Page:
Another breakthrough in Semiconductor Industry engineered by Intel Foundry

By Lih-Jen Hou

Ever since I got my first computer, I eagerly anticipated the announcement of each new Pentium processor from Intel. These processors, renowned for their impressive computational power, significantly reduced boot times and efficiently ran the operating system. Most importantly, they dramatically improved the visual experience of playing video games on a PC, especially 3D racing games. The in-game scenes, which emulated the real world, captivated countless children and even adults. It was magical how these processors could create an alternate reality within such a small chip.

Yes, Intel is such a legendary company, Intel has been instrumental in advancing chip manufacturing and design technology over the past 60 years. The company’s relentless focus on semiconductor progress began with SRAM and DRAM, and quickly expanded to the central processing unit (CPU) business in the 1980s, coinciding with the rise of personal computers. Intel’s founders, including Andrew Grove and Gordon Moore, are highly respected in the semiconductor industry. Gordon Moore, in particular, is known for his industry prediction known as “Moore’s Law,” which states that ‘the number of transistors in an integrated circuit (IC) doubles approximately every two years.’ This law has guided the development of the semiconductor industry to this day. Intel began adhering to this rule as early as the 1970s. Their manufacturing process started with a 10um transistor size in the 1970s, which was reduced tenfold to 1um in the 1980s, and further reduced to 22nm in the 2010s. The reduction in transistor size increases the density of transistors per unit area, allowing for more circuit functionality on a single chip. This leads to faster switching times and higher frequencies, enhancing the chip’s computational capacity while operating at lower supply voltages.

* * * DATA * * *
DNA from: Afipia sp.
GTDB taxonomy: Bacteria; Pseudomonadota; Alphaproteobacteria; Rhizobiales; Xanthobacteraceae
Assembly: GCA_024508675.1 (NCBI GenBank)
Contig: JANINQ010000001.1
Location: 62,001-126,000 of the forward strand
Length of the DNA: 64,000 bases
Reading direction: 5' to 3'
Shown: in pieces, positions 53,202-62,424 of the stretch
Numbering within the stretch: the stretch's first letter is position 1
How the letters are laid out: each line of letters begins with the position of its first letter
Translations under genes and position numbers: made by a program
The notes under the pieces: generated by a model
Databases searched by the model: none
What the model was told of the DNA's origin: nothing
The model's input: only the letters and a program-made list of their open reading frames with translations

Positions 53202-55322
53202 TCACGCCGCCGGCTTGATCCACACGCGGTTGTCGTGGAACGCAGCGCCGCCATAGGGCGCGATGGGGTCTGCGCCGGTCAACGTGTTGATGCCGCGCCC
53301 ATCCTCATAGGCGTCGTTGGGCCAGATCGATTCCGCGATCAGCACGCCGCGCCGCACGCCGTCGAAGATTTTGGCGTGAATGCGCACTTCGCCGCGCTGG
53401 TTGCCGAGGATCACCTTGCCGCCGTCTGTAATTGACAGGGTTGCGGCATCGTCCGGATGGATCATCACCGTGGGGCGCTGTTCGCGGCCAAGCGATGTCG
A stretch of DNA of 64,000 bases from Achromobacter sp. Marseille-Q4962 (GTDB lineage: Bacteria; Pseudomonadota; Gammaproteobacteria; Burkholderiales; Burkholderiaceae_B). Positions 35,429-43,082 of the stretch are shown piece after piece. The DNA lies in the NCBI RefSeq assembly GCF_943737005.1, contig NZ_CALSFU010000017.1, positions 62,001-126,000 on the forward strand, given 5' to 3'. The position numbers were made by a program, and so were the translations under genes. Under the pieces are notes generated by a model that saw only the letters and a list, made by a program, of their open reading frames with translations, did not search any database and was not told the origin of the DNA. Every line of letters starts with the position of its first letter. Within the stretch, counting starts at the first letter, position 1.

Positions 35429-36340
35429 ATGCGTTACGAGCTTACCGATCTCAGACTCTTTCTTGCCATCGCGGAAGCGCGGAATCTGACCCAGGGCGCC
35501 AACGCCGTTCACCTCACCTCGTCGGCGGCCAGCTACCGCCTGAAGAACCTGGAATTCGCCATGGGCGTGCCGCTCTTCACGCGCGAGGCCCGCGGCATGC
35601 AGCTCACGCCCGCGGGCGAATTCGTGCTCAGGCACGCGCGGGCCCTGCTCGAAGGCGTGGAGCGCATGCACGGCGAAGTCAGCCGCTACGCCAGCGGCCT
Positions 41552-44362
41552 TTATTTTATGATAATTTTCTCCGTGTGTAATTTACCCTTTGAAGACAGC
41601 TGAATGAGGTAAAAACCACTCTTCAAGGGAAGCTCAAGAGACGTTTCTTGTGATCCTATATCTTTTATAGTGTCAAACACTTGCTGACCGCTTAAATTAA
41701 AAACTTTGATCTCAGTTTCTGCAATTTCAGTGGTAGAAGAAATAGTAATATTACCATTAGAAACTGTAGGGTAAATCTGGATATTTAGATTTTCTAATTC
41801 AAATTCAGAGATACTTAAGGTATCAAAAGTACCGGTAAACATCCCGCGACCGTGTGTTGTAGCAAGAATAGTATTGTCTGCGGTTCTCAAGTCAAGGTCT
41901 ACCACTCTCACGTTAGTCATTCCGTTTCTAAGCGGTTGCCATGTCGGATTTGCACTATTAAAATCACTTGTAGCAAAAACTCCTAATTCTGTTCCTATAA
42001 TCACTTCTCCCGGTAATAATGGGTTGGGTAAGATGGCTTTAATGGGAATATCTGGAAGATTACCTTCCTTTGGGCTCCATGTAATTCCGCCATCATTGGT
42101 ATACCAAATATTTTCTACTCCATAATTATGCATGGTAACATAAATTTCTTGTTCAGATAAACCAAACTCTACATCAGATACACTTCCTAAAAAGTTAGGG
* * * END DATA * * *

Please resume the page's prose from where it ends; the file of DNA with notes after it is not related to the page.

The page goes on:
For a long time, Intel’s process technology was considered the world’s most advanced semiconductor manufacturing. However, this technology was not disclosed to the broader industry and was solely dedicated to the manufacturing of Intel’s processors. In 2021, Intel redefined its foundry initiative by creating Intel Foundry Services (IFS) to revitalize the semiconductor industry’s increasing demands for high performance process technologies. IFS unveiled their advanced process technologies to customers worldwide. Intel’s most advanced Intel 18A incorporates an advanced RibbonFET Gate-All-Around (GAA) transistor architecture and proprietary PowerVia backside power delivery technologies. These innovations, part of the late-FinFET generation, assist customers in optimizing the density and performance of their products. They target applications in High Performance Computing (HPC) and mobile devices in this AI era. In addition to these advancements, Intel’s process technology portfolio includes planar and FinFET technologies, such as the Intel 3 and Intel 16 process nodes. These technologies further demonstrate Intel’s commitment to innovation and excellence in semiconductor manufacturing.

Siemens Digital Industries Software, Intel Foundry’s trusted partner, has announced the certification of its Analog FastSPICE (AFS) platform and Calibre® nmPlatform with Intel’s 18A and Intel 16 process technologies. This certification provides a precise verification platform for IC designers working in the fields of analog, RF, custom digital, and mixed-signal circuits. In addition, Intel’s 18A and 16 process technologies are now equipped with the Open Model Interface (OMI), enabling precise modeling and reliability analysis. By joining the Intel Foundry ecosystem, Siemens can offer a comprehensive verification platform that enhances product cycle efficiency and boosts design flexibility across various product applications. Read the public announcement here: Siemens qualifies industry-leading IC design solutions for Intel Foundry processes

To learn more about the Analog FastSPICE (AFS) platform of Siemens Custom IC Verification technologies, visit

Leave a Reply

This article first appeared on the Siemens Digital Industries Software blog at